Process vs. Results
Our 16-team fantasy baseball league held its first replacement draft on Sunday night. Each team is allowed to drop and add two players. With five solid starters (Josh Johnson, Kevin Slowey, Ricky Nolasco [patience, patience], Scott Baker [patience, patience...or so I tell myself], and Paul Maholm) and perhaps the two best pitching prospects (Tommy Hanson and David Price) waiting in the wings, I really wasn't in need of a starter. However, I wanted to do my due diligence anyway and decided to check out a handful of available pitchers.
The "hottest" — if not best — free agent starter was probably Matt Harrison, who had recently tossed 22 consecutive scoreless innings and two straight complete game victories. Having never seen him pitch before, I checked out his last two starts on MLB.TV. Unlike MLB Extra Innings, you can go back and watch archived games on MLB.TV. As such, MLB.TV is a great source for scouting players.
Going in, I knew that Harrison was drafted by the Atlanta Braves and was the organization's top pitching prospect before he was traded, along with catcher Jarrod Saltalamacchia, pitchers Neftali Feliz and Beau Jones, and shortstop Elvis Andrus, to the Texas Rangers for Mark Teixeira and Ron Mahay in July 2007. (How is that trade working out for the Braves now? According to Baseball America, Salty, Andrus, and Harrison were the Braves' top three-ranked prospects in 2007. All three have contributed to the Rangers currently being in first place. Feliz (ranked 18th at that time) may have the highest ceiling of them all, if he can learn to command his outstanding stuff. Meanwhile, Atlanta basically has Casey Kotchman, acquired from the Angels for Teixeira a year later, to show for this lopsided deal.)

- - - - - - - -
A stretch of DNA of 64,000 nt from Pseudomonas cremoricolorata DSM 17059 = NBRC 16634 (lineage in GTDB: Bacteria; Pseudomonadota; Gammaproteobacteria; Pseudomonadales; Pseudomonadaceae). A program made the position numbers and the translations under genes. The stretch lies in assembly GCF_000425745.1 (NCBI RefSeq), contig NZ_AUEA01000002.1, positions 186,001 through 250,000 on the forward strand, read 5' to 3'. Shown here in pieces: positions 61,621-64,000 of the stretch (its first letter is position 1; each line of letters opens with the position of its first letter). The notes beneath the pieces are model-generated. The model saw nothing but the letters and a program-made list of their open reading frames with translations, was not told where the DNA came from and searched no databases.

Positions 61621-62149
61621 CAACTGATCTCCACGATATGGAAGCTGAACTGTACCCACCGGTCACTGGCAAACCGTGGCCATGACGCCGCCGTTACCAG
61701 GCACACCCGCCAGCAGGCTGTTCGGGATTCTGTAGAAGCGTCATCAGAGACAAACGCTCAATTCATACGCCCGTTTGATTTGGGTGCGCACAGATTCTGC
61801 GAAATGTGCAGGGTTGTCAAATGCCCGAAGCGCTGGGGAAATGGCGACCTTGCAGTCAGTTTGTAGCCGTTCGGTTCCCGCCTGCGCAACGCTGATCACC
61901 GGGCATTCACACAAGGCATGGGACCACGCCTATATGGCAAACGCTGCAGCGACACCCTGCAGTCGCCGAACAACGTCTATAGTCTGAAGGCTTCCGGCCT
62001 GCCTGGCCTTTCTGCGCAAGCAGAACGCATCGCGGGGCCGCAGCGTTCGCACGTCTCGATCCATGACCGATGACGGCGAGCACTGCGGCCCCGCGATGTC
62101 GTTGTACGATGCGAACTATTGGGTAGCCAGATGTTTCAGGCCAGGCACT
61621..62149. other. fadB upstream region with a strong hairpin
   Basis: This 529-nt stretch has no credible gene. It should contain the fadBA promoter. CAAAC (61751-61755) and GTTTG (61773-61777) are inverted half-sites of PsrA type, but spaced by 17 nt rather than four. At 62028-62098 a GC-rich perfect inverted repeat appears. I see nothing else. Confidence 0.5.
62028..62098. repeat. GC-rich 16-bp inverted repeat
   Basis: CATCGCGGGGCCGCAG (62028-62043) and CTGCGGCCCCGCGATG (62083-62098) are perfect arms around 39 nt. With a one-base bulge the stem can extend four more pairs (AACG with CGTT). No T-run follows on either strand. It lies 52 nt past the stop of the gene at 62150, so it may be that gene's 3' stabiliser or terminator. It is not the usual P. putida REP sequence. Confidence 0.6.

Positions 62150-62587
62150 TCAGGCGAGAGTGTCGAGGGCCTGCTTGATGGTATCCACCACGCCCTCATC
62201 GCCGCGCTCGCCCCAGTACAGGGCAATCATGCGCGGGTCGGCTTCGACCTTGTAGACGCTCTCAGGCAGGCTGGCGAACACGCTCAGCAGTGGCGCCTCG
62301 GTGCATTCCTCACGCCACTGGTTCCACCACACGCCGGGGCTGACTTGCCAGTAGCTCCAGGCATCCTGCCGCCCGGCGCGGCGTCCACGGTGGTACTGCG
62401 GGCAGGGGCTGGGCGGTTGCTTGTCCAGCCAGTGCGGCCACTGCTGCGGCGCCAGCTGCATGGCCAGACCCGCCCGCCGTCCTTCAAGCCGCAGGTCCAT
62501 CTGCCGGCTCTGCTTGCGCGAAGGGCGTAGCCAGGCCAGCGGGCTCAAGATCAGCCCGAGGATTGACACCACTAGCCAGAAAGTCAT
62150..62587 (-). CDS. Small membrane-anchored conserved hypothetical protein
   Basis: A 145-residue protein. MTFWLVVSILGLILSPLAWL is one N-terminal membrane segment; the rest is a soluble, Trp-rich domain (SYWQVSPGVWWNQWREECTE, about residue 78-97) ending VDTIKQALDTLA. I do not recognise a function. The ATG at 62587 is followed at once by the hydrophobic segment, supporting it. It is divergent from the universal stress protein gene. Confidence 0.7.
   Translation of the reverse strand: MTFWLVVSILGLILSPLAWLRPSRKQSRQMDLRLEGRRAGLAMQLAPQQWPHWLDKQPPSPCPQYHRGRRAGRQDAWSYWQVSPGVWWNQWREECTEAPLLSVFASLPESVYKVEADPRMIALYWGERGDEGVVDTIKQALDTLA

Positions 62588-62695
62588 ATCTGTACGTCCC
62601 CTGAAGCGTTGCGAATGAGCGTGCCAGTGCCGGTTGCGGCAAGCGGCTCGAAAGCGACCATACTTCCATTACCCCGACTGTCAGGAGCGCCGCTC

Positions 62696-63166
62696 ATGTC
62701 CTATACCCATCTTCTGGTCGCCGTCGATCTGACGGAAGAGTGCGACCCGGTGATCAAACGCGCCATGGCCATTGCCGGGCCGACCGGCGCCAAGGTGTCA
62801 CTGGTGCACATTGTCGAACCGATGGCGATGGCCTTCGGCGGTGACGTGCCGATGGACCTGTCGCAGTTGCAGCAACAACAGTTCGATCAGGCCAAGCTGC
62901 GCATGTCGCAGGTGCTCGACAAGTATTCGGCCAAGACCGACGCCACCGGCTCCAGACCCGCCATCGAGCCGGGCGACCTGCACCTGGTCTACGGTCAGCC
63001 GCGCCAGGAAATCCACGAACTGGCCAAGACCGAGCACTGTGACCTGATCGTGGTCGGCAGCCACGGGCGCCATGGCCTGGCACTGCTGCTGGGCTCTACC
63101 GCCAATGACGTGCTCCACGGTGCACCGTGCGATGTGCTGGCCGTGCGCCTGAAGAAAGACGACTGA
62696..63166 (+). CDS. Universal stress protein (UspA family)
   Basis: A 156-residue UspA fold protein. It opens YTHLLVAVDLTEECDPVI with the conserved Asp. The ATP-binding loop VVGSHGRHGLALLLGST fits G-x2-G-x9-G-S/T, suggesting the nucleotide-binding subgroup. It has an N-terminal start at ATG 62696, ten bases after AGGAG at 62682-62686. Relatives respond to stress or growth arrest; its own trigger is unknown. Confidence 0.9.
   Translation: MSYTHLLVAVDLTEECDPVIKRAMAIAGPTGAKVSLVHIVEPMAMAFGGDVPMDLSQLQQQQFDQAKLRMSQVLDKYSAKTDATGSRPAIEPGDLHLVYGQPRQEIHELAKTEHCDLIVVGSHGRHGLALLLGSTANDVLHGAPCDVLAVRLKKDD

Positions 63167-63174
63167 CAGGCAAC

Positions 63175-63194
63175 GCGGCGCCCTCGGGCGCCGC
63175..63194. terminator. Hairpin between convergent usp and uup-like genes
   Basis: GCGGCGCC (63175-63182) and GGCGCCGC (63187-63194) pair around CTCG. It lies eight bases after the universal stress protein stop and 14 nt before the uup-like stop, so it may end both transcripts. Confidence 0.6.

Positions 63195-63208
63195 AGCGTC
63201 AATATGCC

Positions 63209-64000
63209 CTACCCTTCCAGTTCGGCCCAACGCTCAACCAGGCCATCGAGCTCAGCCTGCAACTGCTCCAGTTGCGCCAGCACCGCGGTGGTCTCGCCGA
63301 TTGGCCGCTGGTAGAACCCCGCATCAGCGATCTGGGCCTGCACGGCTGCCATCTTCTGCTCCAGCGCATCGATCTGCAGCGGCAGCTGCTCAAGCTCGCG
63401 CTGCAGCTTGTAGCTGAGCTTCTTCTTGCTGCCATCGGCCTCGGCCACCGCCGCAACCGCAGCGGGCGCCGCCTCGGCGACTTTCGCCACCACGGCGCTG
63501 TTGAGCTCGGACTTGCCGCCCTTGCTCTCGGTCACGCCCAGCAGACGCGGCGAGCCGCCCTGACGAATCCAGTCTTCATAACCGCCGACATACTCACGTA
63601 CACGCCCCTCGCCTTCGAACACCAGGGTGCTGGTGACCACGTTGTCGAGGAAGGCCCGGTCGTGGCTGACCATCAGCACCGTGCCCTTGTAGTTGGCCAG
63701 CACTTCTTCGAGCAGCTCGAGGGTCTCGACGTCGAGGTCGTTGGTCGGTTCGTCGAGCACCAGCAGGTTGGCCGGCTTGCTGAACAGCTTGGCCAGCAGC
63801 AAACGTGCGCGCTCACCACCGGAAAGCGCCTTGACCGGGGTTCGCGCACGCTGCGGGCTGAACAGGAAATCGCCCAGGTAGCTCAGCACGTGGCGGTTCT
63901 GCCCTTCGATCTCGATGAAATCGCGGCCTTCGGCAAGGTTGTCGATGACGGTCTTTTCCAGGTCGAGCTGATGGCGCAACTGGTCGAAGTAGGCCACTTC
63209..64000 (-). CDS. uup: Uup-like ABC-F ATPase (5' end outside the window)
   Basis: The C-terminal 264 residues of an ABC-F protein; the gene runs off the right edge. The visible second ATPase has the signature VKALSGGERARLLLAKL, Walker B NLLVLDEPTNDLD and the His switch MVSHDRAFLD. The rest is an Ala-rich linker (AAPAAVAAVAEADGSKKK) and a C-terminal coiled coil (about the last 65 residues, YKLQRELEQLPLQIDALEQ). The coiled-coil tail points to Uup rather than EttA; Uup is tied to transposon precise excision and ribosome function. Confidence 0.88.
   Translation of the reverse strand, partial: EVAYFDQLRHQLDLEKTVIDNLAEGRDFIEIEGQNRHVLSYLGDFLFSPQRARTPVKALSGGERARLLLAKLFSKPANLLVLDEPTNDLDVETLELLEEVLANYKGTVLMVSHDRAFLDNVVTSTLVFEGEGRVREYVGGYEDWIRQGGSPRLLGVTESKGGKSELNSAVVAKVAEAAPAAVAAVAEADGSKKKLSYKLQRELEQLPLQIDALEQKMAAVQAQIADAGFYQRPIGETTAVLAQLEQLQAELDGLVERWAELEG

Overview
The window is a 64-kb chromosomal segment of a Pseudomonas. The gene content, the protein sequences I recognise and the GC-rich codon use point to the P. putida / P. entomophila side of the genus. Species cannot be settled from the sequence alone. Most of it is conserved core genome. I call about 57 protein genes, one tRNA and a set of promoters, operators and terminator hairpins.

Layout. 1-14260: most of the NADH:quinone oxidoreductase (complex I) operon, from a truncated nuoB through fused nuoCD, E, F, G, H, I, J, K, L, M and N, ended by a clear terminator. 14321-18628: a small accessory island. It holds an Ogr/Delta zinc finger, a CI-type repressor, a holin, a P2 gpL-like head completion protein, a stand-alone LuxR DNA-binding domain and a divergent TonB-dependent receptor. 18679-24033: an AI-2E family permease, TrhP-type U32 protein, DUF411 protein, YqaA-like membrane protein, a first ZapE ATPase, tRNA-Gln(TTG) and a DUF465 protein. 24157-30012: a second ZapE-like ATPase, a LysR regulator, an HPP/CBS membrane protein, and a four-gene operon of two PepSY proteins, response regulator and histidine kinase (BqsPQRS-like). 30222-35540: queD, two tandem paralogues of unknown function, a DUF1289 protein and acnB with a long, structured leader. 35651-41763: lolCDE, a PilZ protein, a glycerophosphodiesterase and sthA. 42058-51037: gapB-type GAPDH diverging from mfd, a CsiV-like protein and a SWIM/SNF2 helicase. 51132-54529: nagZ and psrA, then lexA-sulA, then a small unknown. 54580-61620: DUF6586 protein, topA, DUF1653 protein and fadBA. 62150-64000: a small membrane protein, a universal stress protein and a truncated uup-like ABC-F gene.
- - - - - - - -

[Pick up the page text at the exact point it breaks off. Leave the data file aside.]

Here is what Baseball America had to say about Harrison two years ago:
The Braves cited Harrison as their breakthrough pitcher of 2005, and he maintained his momentum in 2006. He led Atlanta farmhands in ERA, reached Double-A before he turned 21 and now ranks as the system's top mound prospect. It seems like every quality lefthanded pitching prospect must be likened to Tom Glavine, but that comparison seems more legitimate when applied to Harrison. He's adept at using both sides of the plate and altering the batter's eye level. He delivers a heavy fastball between 89-92 mph and does an excellent job keeping it down in the zone. His above-average curveball breaks at times like a slider. Harrison also has a plus changeup that he uses at any time in the count. Harrison admits he gave Double-A hitters too much credit and wasn't aggressive enough following his midseason promotion. He needs to continue to learn how to mix his pitches in order to keep batters off balance. Harrison, who has No. 3 starter potential, could open 2007 in Triple-A, where he'd be knocking on the door to the big leagues.